Published On: Fri, Sep 23rd, 2016

Pay raise lawsuit dismissed in Tribal Court





A lawsuit brought by a citizens group, comprised of members of the Eastern Band of Cherokee Indians, concerning pay raises for Tribal Council representatives has been dismissed in Cherokee Tribal Court.  Temporary Associate Judge Sharon Tracey Barrett cited a lack of standing by the plaintiffs and a “failure to state a claim upon which relief can be granted” in her six-page ruling.

The lawsuit was filed in October 2015 by a group known as the Eastern Band of Cherokee Indians for Justice & Accountability (EBCIJA).  Resolution No. 261 (2014), passed on Oct. 14, 2014, was the main point of contention in the lawsuit.  That legislation approved the FY2015 EBCI tribal budget and included pay raises for the members of Tribal Council which the EBCIJA alleges is in violation of Section 117-15(a) which states, “Pay increases for the Tribal Council members shall not exceed the amount appropriated in that fiscal year for Tribal employees.  These pay increases shall not take effect until the next elected Tribal Council members are seated…”

Six Motions to Dismiss were subsequently submitted to the Tribal Court by the defendants and were discussed in open court on Wednesday, June 8, 2016.  There were various reasons for dismissal listed ranging from sovereign immunity to the plaintiff’s lack of standing.

Judge Barrett wrote that the issue of standing, or who can sue in Cherokee Courts, is not clearly stated in “law, custom, tradition, or precedent” so she had to look to federal law.  In her ruling, she stated, “…Plaintiff claims only that its members have the same personal stake that every other enrolled member of the Tribe shares concerning the tribal coffers, i.e., a general hope that the Tribe might spend these tribal funds in a way that could benefit them.  This is not the kind of concrete, particularized injury in fact that is required for standing.  Rather, this argument is very similar to claims put forth in a long line of federal cases where people suing in their capacity as citizens or taxpayers have sought to challenge the constitutionality of congressionally-authorized expenditures.”

She continued, “In cases factually similar to this one, courts have uniformly rejected constitutional challenges to congressional pay raises whenever plaintiffs assert standing to sue in their capacity as citizens or taxpayers, as Plaintiff’s members do here.”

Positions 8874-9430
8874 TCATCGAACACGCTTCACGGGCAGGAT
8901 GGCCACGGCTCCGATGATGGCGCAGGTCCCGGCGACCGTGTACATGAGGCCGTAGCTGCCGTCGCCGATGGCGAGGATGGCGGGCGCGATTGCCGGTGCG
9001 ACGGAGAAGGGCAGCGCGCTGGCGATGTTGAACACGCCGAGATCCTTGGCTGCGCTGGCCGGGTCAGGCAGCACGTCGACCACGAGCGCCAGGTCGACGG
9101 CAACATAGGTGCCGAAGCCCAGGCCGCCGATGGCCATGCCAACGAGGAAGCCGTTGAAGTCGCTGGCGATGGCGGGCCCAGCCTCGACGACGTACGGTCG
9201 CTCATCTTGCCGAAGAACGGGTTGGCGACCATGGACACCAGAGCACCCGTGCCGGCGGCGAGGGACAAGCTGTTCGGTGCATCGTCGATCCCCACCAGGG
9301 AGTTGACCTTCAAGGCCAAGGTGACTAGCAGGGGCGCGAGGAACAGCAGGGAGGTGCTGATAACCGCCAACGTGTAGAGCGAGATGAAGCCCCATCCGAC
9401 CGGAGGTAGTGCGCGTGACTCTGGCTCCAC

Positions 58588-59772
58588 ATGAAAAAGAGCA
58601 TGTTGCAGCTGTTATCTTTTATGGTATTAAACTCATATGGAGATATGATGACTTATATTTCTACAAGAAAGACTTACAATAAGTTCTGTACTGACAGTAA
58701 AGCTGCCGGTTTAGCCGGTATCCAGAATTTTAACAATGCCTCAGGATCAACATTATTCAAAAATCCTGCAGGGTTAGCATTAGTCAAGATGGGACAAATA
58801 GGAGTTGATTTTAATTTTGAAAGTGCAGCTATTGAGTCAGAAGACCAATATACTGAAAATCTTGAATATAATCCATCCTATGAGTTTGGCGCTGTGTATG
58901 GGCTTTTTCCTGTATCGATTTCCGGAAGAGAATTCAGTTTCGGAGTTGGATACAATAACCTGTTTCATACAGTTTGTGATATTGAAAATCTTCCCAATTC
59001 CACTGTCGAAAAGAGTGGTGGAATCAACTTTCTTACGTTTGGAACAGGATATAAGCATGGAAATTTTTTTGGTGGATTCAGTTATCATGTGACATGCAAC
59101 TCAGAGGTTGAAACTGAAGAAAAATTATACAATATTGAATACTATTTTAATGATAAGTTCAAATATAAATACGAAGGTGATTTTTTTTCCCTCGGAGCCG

Judge Barrett summed up the standing issue by writing, “Plaintiff has not alleged that its members have a sufficient personal stake to challenge the budget resolution at issue in this case.  As Plaintiff’s members would not have standing to sue Defendants themselves, Plaintiff lacks the requisite associational standing to sue on their behalf.”

In addressing the other grounds for dismissal, Judge Barrett wrote, “Other obstacles to Plaintiff’s claims were presented, including the immunity defenses asserted by Defendants who were sued because they are current or former officers and/or employees of the Eastern Band of Cherokee Indians.  However, having concluded that the Plaintiff’s Complaint must be dismissed for the reasons discussed above, the court need not address the other grounds for dismissal asserted by the Defendants.”

Meghann K. Burke, Asheville-based attorney for the plaintiffs in the case, said after the dismissal ruling, “We respect and are disappointed with the Court’s ruling dismissing our lawsuit on standing grounds.  The Eastern Band of Cherokee Indians for Justice & Accountability proudly stands on the values, customs, and traditions of the Cherokee people, as well as clearly established law recognizing associational standing, in asserting a legal injury as a result of the wrongs committed by current and former elected officials.”

She added, “The arguments raised in court did not deny that these elected officials violated tribal law.”

The defendants were represented by Carleton Metcalf of the Van Winkle Law Firm in Asheville.  A request for comment from him was unanswered by press time.



Named in the original lawsuit were former Principal Chief Michell Hicks and former Vice Chief Larry Blythe.  Also, the following are named as defendants in the lawsuit and are being sued in their individual capacity:  former Tribal Council Chairwoman Terri Henry, Tribal Council Chairman Bill Taylor, former Birdtown Rep. Gene “Tunney” Crowe Jr., Yellowhill Rep. Alan B. Ensley, Birdtown Rep. Albert R. Rose, Painttown Rep. Virginia Lee Bradley (Tommye) Saunooke, former Big Cove Rep. Perry Shell, Cherokee County – Snowbird Rep. Adam Wachacha, former Yellowhill Rep. David Wolfe, former Cherokee County – Snowbird Rep. Diamond Brown (now deceased), former Tribal Council Chairman James “Jim” Owle, former Wolftown Rep. Michael Parker, and former Big Cove Rep. James “Bo” Taylor.  Former EBCI Deputy of Finance Kim Peone was named in the original lawsuit but was substituted for Eric Sneed, current EBCI Secretary of Finance, who is now in that position.

Wolftown Rep. Bo Crowe was the only one to vote against Res. No. 261 with Big Cove Rep. Teresa McCoy and Vice Chairman Brandon Jones both being absent.  None of those three representatives were named in the suit.

According to records from the EBCI Office of Budget and Finance that were attached to the official court documents filed in the original suit, the pay for the Tribal Council Chairman increased from $75,000 to $86,400.  The pay for the Vice Chairman increased from $72,500 to $83,500, and the pay for the other Tribal Council representatives increased from $70,000 to $80,600.  The court document alleges that defendants Taylor, Brown, Owle and Parker all received “one-time lump-sum payments”.

The EBCIJA sought a waiver of sovereign immunity through Res. No. 47 (2015) to pursue this lawsuit, but that measure was killed by Tribal Council on Thursday, Oct. 29, 2015.